Primary election turnout low, much different come November

Many factors at play when determining turnout for general election

As expected, voter turnout on primary election day was low.

Tuesday’s primary saw incumbents such as Jennifer Shilling and Paul Ryan winning by wide margins.

According to the La Crosse County Clerk’s Office, only about 17 percent of registered voters participated in this election, but they expect that number to be much higher come November.

Tuesday’s election was a quiet one at the polls.

“I think their attention is more focused on the presidential election already, and it kind of gets overlooked,” Ginny Dankmeyer, La Crosse County Clerk, said.
But come November, experts said the voting booths will be a lot more busy.

“It is the highest type of turnout election we have,” Joe Heim, a UW-La Crosse political science professor, said. “People want to vote for the president. For whatever reason, the number one thing in most people’s minds. He’s the leader of the free world, he’s the leader of the free world. So he or she, will, in fact, take on a very powerful position.”

However Heim said this year’s unusual presidential election could impact turnout.

“The outsiders. The dissident people. They showed up for Trump. They showed up for Bernie Sanders. Will they show up in the fall to increase the turnout? Or, will people say, ‘I’ve really had enough of this. I’m kind of tired of politics I don’t like Trump, or I don’t like Hillary Clinton, so they’re going to stay home.’ That would lower the turnout,” Heim said.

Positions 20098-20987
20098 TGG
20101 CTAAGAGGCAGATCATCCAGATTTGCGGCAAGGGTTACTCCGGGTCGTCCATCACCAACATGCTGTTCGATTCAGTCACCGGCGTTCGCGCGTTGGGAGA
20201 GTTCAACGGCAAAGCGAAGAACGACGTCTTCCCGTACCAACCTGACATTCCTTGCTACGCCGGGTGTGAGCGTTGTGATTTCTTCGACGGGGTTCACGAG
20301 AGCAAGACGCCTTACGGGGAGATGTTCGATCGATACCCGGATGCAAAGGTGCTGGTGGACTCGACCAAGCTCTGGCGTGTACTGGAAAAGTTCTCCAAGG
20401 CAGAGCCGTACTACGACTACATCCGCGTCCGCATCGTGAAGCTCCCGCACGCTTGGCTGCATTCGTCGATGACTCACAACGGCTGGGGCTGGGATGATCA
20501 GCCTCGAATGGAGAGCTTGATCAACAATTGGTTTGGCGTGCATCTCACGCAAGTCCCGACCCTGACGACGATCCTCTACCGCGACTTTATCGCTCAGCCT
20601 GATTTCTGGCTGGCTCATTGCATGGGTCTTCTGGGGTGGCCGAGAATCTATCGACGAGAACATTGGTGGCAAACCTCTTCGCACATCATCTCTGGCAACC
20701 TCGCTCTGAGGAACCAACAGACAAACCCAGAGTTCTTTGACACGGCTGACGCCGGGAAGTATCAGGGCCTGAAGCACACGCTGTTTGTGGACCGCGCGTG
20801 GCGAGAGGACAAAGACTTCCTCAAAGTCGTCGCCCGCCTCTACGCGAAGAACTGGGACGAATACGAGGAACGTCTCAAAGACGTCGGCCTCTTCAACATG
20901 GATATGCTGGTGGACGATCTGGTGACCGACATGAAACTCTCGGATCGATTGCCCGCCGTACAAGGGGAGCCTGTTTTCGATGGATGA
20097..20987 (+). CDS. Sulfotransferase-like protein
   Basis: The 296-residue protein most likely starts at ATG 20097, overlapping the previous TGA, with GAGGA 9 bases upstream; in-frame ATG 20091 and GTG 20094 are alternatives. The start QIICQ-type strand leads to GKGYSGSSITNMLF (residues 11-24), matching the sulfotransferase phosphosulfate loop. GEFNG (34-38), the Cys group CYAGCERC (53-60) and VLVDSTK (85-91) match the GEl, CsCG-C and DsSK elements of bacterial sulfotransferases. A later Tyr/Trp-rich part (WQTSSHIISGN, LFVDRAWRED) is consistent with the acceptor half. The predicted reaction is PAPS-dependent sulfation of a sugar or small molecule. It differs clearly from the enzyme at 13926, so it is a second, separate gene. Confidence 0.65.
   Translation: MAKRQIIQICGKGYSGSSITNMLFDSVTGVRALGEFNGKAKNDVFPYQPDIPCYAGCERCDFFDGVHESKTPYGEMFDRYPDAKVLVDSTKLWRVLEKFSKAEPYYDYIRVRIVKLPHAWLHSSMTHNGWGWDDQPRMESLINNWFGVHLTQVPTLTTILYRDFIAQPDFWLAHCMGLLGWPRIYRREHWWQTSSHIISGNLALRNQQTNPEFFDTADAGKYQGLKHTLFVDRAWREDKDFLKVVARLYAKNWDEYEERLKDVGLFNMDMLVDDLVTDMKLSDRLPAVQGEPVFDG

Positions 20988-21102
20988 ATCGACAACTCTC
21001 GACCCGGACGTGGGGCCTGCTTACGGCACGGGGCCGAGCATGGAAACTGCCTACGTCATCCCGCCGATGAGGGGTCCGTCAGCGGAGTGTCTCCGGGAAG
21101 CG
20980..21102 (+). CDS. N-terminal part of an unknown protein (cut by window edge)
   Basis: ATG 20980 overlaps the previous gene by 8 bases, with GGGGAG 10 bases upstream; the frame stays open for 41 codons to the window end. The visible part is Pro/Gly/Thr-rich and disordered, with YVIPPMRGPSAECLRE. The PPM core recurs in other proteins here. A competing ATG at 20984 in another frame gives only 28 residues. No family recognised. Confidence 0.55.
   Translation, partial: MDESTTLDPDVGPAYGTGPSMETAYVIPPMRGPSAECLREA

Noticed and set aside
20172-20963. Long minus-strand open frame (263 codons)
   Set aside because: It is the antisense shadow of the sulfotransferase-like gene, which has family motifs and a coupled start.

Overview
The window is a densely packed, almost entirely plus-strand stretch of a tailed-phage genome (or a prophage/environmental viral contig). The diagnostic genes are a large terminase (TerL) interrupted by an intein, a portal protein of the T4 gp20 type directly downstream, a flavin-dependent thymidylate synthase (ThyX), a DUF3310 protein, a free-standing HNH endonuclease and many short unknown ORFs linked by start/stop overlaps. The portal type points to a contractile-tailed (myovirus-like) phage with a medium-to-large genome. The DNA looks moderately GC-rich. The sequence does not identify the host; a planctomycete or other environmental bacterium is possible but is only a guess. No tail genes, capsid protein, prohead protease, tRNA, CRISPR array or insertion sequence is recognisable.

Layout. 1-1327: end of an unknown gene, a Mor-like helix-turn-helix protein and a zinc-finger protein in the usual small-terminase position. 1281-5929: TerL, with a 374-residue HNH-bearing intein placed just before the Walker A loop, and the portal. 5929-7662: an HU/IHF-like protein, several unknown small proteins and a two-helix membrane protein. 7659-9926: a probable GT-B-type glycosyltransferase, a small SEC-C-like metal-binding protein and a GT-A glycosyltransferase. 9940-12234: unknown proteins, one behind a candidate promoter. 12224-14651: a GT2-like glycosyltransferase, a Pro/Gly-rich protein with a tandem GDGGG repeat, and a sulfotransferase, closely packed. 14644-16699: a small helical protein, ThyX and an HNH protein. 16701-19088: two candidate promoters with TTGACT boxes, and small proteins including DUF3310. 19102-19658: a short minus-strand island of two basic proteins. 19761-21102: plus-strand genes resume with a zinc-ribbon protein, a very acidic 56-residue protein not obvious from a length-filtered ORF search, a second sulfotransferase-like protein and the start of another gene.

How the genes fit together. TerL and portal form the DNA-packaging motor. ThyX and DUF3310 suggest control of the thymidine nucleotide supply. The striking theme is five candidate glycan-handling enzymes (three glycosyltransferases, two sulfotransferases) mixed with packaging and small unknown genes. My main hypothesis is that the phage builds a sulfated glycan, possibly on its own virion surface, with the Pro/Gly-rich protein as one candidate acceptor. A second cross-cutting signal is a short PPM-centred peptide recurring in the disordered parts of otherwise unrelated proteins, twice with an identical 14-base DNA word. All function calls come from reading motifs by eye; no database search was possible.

Heim also said local elections will also be key in driving up turnout.

“You’ve got, for example, Kapanke-Shilling, it looks like a real strong contest, it’s going to draw people out,” Heim said. “Same for the Feingold-Johnson race. If those two races ended up very one-sided, and sometimes it shows up in polls, people tend to say, ‘This is already decided. I’ll stay home.’ So competition in competitive races will increase turnout.”

So whether the turnout is 20 or 60 percent come November, voting booths will be ready, regardless.

“I think November, things will still go smoothly, but our phones will be ringing off the hook calling of where to go vote, because of more people going to vote,” Dankmeyer said.

Heim said redistricting, or a practice known as “Gerrymandering” is also playing a big role on turnout.

The practice is when voting districts are drawn-up due to political interests, leading to less competitive races.

The general election is November 8th.